The Town of Palm Beach (also known as the Island of Palm Beach, not to be confused with Palm Beach County) is world-renowned for its beauty, quality of life and small-town character. Developed as a vacation destination at the beginning of the 20th Century by Henry Morrison Flagler, whose Florida East Coast Railway was largely responsible for developing the southern half of the state, the Town of Palm Beach has become synonymous with comfortable living. The nucleus of the community was established by Flagler’s two luxury resort hotels, the Royal Poinciana Hotel and The Breakers Hotel, which catered to the scions of “Gilded Age” families and their attendants. Marketed as a place where the wealthiest of the wealthy could retreat from the harsh winter climates of the north, Palm Beach soon became famous for the great houses these captains of industry would erect and, eventually, retire to.
Palm Beach is noted for its social and cultural scene, to include the Society of the Four Arts with a campus complete with library, exhibition gallery, auditorium, as well as botanical and sculpture gardens. Worth Avenue is known as one of the most beautiful shopping venues in the country with its European sophistication, romantic vias and celebrated boutiques offering the best of designer fashion, art, antiques and furnishings. You’ll also find the lavish Mar-a-Lago estate, built in the 1920s by cereal heiress Marjorie Merriweather Post on what now is believed to be the most valuable parcel of land in the state. Today, it’s an ultra-private club owned by Donald Trump. read more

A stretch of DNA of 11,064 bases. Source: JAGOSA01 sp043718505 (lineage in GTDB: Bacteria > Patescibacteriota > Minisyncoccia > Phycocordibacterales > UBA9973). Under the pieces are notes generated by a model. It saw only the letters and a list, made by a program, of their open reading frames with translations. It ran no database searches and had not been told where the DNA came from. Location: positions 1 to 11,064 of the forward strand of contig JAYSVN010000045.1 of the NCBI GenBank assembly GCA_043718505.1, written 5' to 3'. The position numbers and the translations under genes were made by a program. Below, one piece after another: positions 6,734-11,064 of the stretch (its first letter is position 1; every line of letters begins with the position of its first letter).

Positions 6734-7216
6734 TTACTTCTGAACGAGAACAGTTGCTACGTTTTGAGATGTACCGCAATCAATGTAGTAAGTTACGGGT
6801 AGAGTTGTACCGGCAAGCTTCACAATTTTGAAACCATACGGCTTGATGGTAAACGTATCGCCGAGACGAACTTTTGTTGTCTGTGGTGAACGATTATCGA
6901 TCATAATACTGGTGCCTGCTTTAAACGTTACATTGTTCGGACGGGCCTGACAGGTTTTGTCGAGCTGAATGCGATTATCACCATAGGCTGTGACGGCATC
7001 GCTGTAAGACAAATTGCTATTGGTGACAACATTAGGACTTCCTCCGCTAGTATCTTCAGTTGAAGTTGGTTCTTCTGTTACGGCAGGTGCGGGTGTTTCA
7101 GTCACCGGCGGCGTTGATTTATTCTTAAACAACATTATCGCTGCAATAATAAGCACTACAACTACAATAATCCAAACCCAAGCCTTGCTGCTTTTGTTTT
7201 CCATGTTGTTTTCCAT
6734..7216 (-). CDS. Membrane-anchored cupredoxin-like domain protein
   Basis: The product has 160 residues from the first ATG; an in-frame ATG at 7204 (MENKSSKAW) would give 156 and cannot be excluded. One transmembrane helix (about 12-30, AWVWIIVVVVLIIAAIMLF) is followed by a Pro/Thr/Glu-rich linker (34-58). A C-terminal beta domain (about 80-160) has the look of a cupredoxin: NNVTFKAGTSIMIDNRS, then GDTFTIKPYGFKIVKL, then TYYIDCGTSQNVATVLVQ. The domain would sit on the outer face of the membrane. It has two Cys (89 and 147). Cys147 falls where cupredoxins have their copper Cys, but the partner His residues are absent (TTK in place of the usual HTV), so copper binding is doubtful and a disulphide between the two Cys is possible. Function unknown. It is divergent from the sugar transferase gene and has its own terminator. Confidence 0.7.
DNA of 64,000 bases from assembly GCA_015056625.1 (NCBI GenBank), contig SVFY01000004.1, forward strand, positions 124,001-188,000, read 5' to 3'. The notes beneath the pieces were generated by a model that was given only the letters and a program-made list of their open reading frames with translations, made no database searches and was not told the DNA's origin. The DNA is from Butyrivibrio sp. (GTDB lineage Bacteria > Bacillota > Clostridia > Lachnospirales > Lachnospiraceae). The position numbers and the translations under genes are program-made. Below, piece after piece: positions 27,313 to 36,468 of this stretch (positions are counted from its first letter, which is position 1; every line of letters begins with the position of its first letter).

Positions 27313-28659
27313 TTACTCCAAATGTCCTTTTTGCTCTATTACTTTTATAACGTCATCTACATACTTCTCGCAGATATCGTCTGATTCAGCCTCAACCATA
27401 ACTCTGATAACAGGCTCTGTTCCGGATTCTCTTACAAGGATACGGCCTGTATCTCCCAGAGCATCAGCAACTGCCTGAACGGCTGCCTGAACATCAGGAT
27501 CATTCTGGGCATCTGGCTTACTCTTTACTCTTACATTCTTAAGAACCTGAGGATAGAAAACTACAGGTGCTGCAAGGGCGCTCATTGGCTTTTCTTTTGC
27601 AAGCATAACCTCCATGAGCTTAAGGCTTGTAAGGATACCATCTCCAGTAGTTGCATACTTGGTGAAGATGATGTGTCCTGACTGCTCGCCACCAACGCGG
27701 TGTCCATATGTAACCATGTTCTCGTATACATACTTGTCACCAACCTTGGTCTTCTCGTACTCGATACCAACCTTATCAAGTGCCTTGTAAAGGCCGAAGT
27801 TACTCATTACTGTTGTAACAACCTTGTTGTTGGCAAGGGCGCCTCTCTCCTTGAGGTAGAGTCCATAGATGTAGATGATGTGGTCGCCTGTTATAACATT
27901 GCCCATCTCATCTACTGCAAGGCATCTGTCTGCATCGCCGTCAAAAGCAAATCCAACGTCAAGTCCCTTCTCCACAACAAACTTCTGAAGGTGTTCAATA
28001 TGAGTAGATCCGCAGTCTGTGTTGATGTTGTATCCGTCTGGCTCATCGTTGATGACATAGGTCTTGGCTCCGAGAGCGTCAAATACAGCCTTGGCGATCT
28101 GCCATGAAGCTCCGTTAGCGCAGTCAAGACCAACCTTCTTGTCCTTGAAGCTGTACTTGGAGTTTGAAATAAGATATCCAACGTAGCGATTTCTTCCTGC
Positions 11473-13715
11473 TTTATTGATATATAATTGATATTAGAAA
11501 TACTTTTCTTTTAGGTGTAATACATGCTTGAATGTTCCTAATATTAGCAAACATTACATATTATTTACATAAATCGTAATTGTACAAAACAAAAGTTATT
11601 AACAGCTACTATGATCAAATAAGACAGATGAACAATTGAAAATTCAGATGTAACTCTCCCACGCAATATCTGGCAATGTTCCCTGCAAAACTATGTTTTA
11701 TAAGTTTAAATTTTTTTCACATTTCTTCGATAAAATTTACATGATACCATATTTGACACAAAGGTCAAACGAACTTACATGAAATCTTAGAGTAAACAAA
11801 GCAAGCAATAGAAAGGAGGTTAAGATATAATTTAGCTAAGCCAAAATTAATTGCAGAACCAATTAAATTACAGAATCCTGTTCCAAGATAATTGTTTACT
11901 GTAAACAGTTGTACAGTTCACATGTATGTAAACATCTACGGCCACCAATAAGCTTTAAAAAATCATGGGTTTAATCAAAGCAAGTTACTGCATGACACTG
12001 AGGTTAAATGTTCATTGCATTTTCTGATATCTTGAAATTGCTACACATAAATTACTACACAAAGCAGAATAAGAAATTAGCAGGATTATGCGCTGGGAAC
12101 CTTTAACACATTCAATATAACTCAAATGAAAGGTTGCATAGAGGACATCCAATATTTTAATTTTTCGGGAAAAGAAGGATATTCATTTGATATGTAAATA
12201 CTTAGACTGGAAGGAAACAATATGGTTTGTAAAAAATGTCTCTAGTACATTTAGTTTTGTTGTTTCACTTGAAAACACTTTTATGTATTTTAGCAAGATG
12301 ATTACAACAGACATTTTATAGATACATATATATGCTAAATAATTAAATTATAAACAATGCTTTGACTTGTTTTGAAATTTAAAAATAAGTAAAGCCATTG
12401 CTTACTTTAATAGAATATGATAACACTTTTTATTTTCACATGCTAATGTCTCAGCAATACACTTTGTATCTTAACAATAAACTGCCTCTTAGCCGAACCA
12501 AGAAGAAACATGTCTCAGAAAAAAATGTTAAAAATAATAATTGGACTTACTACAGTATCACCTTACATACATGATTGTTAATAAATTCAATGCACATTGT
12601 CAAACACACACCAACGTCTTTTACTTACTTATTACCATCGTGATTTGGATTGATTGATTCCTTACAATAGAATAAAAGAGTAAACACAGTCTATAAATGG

Jupiter is rich in history and Florida lore, with the earliest known records of the Jupiter Inlet dating back to 1565. It’s most identifiable landmark, the Jupiter Lighthouse, is listed on the National Register of Historic Places. Jupiter enjoys a vibrant cultural life as the home of the Florida History Center & Museum, as well as several annual arts and entertainment festivals. Jupiter is also home to the Miami Marlins and St. Louis Cardinals spring training facilities.
Exciting new developments include the Jupiter Riverwalk, a master planned multi-phased recreational corridor where visitors will be able to enjoy a scenic walk or bike ride and check out points of interest and attractions along the way. Over half of its 2.5 miles are already completed and accessible. Construction has also begun on Harbourside Place, a waterfront development featuring an entertainment plaza and outdoor amphitheater, retail and office space, restaurants, hotel accommodations and marina slips.
Jupiter is well known for its beautiful beaches with some of the most beautiful scuba diving locations in the state, where large numbers of rays, eels and fish make their homes along the many miles of reef lines. Jupiter’s beaches are also accommodating to dog owners, with dogs permitted on non-guarded beaches as long as they are on a leash. There are a number of lakes and ponds in Jupiter that permit canoeing and kayaking, while the waterways are a haven for bird watchers, as there are many varieties of birds to include great blue herons, hawks, ospreys, spoonbills, brown pelicans, egrets and seagulls. read more